6 Learning Disability 42.0 42.5 4.7 163.3 0.46
7 Neurological system 34.9 35.5 18.6 70.6 0.24

8 Eye and vision 27.5 28.2 4.5 65.7 0.30
9 Hearing 6.3 6.3 1.7 32.7 0.47
10 Circulation (CHD) 122.0 124.1 64.0 186.3 0.19
11 Respiratory 62.5 63.7 30.3 147.6 0.25
12 Dental 13.3 13.4 0.0 96.4 0.80
13 Gastro Intestinal 73.0 74.4 34.4 132.3 0.22

14 Skin 24.8 24.9 13.2 49.7 0.27
15 Musculo skeletal 71.2 72.3 19.1 157.6 0.23
16 Trauma/injuries 71.9 72.7 35.2 209.1 0.26
17 Genito/urinary 62.1 61.6 30.8 151.3 0.27
18Maternity/repro 54.7 53.8 25.1 151.3 0.31

19 Neonate conditions 13.9 13.8 0.3 53.2 0.53
20 Poisoning 12.3 12.5 4.2 24.5 0.28
21 Health individuals 21.7 21.5 4.2 90.1 0.51
22 Social care needs 25.1 24.5 -80.4 140.1 0.85
23other areas 154.7 156.8 98.2 574.2 0.29
GMS/PMS* 126.9 128.8 90.8 237.4 0.14
NB Descriptive statistics across PCTs are unweighted for population size and, for any given PCT, its expenditure per head
figures reflect its raw population adjusted for unavoidable cost variations. The coefficient of variation (CV) is a measure of
dispersion and is calculated as the standard deviation divided by the mean. *The GMS/PMS figures exclude three PCTs for
whom the reported expenditure figures are either zero or implausibly low.

The remainder of Table 1 indicates the variation in expenditure amongst PCTs. For each programme
budget category, the PCT’s per capita expenditure is adjusted for unavoidable geographical variation
in costs. This is necessary because input prices in London and the south east of England are up to
30% higher than elsewhere. The cost adjustment is achieved by adjusting raw figures according to a
price index reflecting input costs in the local health economy (the Hospital and Community Health
Services Market Forces Factor: DH, 2005b). The unweighted average of these PCT expenditure per
capita figures – adjusted for unavoidable geographical variation in costs – is reported for each
programme budget category in the second column of Table 1, followed by the observed minimum and
maximum. The final column shows the coefficient of variation.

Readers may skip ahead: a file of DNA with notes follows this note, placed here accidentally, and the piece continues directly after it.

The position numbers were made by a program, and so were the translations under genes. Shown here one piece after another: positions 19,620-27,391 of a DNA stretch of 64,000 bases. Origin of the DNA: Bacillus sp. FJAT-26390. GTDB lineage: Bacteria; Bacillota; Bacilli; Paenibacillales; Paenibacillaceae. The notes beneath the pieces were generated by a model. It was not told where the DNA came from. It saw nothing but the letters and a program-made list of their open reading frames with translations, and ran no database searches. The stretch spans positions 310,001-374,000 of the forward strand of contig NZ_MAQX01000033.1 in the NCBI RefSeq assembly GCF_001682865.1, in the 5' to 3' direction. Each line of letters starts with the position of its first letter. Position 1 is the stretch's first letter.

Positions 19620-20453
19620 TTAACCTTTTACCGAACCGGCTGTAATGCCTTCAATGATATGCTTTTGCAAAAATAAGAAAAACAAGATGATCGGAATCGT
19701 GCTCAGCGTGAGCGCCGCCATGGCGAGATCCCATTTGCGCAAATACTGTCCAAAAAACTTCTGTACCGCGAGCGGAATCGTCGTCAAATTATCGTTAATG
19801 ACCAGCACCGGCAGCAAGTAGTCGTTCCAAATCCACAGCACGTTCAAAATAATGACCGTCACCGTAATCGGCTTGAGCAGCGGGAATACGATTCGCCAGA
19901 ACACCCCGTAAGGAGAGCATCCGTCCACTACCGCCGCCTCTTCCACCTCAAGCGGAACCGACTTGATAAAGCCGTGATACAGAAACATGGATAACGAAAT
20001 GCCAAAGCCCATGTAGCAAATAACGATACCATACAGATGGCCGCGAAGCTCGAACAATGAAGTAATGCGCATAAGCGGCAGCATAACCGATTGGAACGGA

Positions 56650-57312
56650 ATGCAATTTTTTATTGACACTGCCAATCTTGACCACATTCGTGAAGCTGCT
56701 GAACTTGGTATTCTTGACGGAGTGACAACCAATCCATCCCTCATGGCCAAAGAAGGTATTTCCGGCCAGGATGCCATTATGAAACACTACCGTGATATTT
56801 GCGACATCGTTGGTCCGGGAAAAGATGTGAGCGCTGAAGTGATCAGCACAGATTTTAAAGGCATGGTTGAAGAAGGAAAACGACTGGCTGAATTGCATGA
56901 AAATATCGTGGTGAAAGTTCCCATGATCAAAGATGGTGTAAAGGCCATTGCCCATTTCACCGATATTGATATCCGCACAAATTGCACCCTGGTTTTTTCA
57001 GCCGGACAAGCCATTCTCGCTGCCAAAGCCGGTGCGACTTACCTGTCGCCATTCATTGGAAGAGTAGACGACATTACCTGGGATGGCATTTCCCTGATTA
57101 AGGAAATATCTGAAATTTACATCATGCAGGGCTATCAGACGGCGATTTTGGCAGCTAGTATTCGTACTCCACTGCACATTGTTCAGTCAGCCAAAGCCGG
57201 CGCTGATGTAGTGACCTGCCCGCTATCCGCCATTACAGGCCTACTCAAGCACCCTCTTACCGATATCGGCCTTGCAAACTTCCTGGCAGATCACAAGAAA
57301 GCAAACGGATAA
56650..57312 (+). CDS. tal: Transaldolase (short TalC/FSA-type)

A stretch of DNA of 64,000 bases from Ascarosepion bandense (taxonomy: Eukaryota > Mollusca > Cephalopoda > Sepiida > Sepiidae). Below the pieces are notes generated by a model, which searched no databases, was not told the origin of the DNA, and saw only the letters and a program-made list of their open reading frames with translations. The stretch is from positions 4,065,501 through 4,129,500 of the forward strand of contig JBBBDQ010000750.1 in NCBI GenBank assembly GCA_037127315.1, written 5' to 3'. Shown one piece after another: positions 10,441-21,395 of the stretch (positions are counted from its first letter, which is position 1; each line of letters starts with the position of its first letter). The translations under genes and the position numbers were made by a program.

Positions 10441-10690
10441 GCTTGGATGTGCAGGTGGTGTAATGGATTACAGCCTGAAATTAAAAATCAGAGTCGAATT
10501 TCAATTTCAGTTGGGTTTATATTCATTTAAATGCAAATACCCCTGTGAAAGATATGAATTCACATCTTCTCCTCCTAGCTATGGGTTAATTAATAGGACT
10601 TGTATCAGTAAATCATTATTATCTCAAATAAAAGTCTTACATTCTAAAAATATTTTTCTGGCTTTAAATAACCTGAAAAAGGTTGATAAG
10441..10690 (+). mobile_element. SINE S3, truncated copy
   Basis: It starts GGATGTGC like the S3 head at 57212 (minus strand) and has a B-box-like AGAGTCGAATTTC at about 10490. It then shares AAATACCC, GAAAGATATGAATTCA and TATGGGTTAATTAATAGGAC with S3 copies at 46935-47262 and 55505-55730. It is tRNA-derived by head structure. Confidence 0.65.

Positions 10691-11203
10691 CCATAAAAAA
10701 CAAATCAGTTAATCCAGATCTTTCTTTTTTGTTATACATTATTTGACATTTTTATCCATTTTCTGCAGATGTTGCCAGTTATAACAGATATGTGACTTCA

6 CHE Research Paper 24

The variation in expenditure levels across PCTs is considerable. For example, expenditure per head
on cancers and tumours averages £76 across all PCTs but this varies between £39 and over £133
per head (see also Figure 1 which provides a plot of per capita PCT expenditure on cancer).
Similarly, expenditure per head on circulation problems averages £124 across all PCTs but this varies
between £64 and over £186 per head (see also Figure 2 which provides a plot of per capita PCT
expenditure on circulation problems). Although there is some variation within these two particular
programme budget categories, it is small relative to other programmes of care. Categories such as
infectious diseases and blood disorders have much larger coefficients of variation, indicating
substantially more variation than in the cancer and circulation categories.

Figure 1 PCT spend (cost adjusted) per person on cancer £
140
spend_per_MFF_person_on_cancer_£
60 80 40 100 120

0 100 200 300
PCT_rank

Figure 2 PCT spend (cost adjusted) per person on CHD £
200
spend_per_MFF_person_on_CHD_£
100 50 150

0 100 200 300
PCT_rank
The link between health care spending and health outcomes: evidence from English programme budgeting data 7

3.4 The association between expenditure and mortality rates

Figure 3 plots total PCT per capita expenditure (adjusted for local input price conditions) against the
PCT mortality rate for those aged under 75 for deaths from all causes amenable to health care from
2002 to 2004 (see Table A1 in Appendix A for details of the causes defined as ‘amenable to health
care’). Figure 3 reveals a clear positive relationship between these two variables and the correlation
coefficient is 0.624. A similar but slightly weaker positive relationship (not shown here) also exists
between PCT per capita expenditure on cancer services and the cancer SMR for those aged under
75 (the correlation coefficient is 0.213). The relationship between PCT per capita expenditure on